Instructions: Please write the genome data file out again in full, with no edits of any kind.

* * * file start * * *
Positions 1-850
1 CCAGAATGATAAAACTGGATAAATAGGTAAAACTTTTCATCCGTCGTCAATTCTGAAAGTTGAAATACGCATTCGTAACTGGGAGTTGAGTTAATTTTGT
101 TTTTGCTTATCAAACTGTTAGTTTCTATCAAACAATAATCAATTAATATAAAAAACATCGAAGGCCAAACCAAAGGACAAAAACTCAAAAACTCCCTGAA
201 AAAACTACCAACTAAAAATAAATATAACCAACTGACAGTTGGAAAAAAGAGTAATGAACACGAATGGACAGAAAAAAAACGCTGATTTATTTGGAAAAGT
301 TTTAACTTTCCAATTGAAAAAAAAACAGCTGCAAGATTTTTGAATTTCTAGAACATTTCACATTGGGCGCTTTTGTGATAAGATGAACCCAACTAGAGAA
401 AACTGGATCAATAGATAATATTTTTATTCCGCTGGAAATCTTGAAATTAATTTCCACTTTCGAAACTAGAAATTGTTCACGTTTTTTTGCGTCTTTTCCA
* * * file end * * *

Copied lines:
Positions 1-850
1 CCAGAATGATAAAACTGGATAAATAGGTAAAACTTTTCATCCGTCGTCAATTCTGAAAGTTGAAATACGCATTCGTAACTGGGAGTTGAGTTAATTTTGT
101 TTTTGCTTATCAAACTGTTAGTTTCTATCAAACAATAATCAATTAATATAAAAAACATCGAAGGCCAAACCAAAGGACAAAAACTCAAAAACTCCCTGAA
201 AAAACTACCAACTAAAAATAAATATAACCAACTGACAGTTGGAAAAAAGAGTAATGAACACGAATGGACAGAAAAAAAACGCTGATTTATTTGGAAAAGT
301 TTTAACTTTCCAATTGAAAAAAAAACAGCTGCAAGATTTTTGAATTTCTAGAACATTTCACATTGGGCGCTTTTGTGATAAGATGAACCCAACTAGAGAA
401 AACTGGATCAATAGATAATATTTTTATTCCGCTGGAAATCTTGAAATTAATTTCCACTTTCGAAACTAGAAATTGTTCACGTTTTTTTGCGTCTTTTCCA